• Leonardo Studies

Leonardo Studies

01.12.1985

Kim H. Veltman

Review:

Leonardo da Vinci - Anatomical Drawings from the Royal Library Windsor Castle

Kenneth D. Keele ed., (New York, the Metropolitan Museum of Art, 1984), Annals of Science, London, Vol. 42, No.4, (July 1985), pp. 189-190.
LEONARDO DA VINCI, Anatomical Drawings from the Royal Library Windsor Castle. New York: The Metropolitan Museum of Art, 1984. 184 pp. £30.50.

This catalogue of an exhibition at the Metropolitan Museum of Art in New York from 20 January through 15 April 1984, opens with a foreword by the museum's director, a preface by the royal librarian at Windsor, an introduction by Carlo Pedretti and an essay on Leonardo as anatomist by Dr K. D. Keele. Eight colour plates of skulls, wombs, shoulders, arms, legs and a complete body give some sense of the remarkable sensitivity, precision, beauty and detail of Leonardo's anatomical drawings.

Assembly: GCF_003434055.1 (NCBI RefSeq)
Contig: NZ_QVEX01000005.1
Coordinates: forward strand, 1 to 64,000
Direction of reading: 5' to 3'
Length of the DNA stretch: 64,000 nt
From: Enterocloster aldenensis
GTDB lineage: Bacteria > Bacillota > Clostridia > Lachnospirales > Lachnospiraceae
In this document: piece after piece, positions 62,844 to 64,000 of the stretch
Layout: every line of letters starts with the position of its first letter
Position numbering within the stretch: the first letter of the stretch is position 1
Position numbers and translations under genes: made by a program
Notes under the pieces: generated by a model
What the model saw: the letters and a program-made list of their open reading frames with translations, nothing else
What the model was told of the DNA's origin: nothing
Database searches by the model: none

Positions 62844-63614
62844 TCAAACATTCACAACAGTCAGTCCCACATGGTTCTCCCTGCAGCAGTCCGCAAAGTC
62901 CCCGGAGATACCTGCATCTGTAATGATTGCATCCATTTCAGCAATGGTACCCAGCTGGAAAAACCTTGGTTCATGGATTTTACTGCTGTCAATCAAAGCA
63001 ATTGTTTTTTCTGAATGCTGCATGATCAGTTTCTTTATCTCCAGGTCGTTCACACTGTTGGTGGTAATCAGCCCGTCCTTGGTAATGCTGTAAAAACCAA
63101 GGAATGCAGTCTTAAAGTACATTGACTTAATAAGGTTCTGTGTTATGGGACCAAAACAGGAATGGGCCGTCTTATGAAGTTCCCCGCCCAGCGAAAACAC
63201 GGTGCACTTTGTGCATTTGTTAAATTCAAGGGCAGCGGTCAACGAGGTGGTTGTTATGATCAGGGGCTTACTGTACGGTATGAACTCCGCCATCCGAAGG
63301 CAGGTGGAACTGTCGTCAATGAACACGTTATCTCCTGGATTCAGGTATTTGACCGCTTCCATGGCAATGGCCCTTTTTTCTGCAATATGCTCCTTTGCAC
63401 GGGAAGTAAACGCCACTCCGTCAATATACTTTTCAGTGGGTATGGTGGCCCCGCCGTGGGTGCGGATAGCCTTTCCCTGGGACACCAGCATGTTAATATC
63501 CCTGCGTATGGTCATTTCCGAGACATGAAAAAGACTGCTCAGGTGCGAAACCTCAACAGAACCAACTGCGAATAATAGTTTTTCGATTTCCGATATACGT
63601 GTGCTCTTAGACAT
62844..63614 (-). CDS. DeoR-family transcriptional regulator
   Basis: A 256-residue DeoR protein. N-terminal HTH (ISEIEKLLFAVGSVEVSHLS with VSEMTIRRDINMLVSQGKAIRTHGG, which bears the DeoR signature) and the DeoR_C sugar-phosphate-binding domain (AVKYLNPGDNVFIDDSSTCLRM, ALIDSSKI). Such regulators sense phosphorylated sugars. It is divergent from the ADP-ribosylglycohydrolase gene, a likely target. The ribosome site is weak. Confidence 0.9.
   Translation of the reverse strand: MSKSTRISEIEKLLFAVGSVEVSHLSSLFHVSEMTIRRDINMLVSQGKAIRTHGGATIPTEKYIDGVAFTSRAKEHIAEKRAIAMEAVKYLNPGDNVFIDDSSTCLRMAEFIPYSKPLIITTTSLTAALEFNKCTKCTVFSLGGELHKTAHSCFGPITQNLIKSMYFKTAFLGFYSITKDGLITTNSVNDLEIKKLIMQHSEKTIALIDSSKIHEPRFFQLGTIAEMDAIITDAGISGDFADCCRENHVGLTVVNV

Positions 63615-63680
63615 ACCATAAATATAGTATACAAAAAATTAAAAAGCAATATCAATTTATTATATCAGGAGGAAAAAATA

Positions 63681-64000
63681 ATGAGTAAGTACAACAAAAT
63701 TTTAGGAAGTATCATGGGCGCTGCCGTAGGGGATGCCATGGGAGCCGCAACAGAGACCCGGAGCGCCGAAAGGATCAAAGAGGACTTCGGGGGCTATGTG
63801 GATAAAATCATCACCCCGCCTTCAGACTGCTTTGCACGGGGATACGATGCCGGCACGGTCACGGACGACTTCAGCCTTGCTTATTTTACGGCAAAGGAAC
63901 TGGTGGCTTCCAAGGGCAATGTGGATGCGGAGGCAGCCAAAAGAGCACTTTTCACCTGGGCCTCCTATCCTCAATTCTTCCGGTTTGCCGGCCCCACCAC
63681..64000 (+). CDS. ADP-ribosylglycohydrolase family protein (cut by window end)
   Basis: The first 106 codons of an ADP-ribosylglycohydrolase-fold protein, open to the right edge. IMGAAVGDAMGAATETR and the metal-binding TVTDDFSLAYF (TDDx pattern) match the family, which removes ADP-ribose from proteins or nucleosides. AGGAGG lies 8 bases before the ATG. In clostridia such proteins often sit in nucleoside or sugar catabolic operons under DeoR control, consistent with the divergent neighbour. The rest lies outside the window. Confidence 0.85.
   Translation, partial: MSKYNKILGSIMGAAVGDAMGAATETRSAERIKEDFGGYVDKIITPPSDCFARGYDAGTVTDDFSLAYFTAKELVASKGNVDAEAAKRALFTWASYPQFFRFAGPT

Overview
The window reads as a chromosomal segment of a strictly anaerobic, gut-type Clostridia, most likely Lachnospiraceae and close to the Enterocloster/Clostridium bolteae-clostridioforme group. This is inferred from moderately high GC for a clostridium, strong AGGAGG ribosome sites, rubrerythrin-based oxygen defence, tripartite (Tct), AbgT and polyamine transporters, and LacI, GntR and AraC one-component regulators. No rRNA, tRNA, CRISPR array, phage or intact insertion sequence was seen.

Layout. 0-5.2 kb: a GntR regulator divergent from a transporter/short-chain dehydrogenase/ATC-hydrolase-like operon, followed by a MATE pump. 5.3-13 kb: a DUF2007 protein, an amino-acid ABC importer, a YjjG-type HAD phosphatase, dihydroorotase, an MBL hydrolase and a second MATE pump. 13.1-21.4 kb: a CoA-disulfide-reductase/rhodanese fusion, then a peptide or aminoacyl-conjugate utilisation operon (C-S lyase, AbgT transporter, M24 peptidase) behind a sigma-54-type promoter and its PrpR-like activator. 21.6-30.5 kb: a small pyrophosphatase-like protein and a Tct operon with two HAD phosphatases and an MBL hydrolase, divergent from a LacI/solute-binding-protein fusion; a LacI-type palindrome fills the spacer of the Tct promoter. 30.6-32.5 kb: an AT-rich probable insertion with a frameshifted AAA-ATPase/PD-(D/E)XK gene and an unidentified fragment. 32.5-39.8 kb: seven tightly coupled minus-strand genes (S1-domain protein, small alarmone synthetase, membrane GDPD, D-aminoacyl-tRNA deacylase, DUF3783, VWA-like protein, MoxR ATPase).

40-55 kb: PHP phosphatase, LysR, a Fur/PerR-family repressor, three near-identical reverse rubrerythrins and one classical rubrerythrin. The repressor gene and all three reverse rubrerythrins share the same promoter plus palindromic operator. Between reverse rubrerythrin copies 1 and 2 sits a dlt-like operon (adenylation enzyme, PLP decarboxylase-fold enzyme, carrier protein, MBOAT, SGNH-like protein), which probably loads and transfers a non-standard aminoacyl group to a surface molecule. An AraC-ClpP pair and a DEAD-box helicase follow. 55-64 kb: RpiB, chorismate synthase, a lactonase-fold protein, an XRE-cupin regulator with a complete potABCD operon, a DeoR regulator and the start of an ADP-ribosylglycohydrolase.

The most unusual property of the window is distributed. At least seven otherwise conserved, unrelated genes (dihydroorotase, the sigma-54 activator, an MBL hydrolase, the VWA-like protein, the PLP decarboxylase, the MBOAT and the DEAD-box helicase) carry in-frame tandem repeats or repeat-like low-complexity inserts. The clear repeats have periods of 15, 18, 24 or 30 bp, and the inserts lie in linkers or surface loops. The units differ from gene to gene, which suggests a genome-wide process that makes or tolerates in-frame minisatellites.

The main body of the catalogue is divided into nine sections: the internal organs (figures 1 and 2), early anatomical studies (3-7), head and brain (8-11), the alimentary and reproductive systems (12-19), the muscles and skeleton (20-33), the heart (34-38), comparative anatomy (39-42), human proportions (43-46) and the nude (47-50). This selection shows the chief topics of Leonardo's anatomical studies, provides a good indication of his diversity of treatment and was originally intended (1977) to convey his development chronologically (p.8). Ironically, Pedretti's more recent studies in chronology, as recorded in Keele's new edition of the WIndsor Corpus, have undermined this sequence (p. 166). The illustrations in the catalogue are numbered 1 to 50. However, many of these include both the recto and verso of a folio such that 80 sheets are in fact shown. Of these there are seven for which ultraviolet photographs are also provided.


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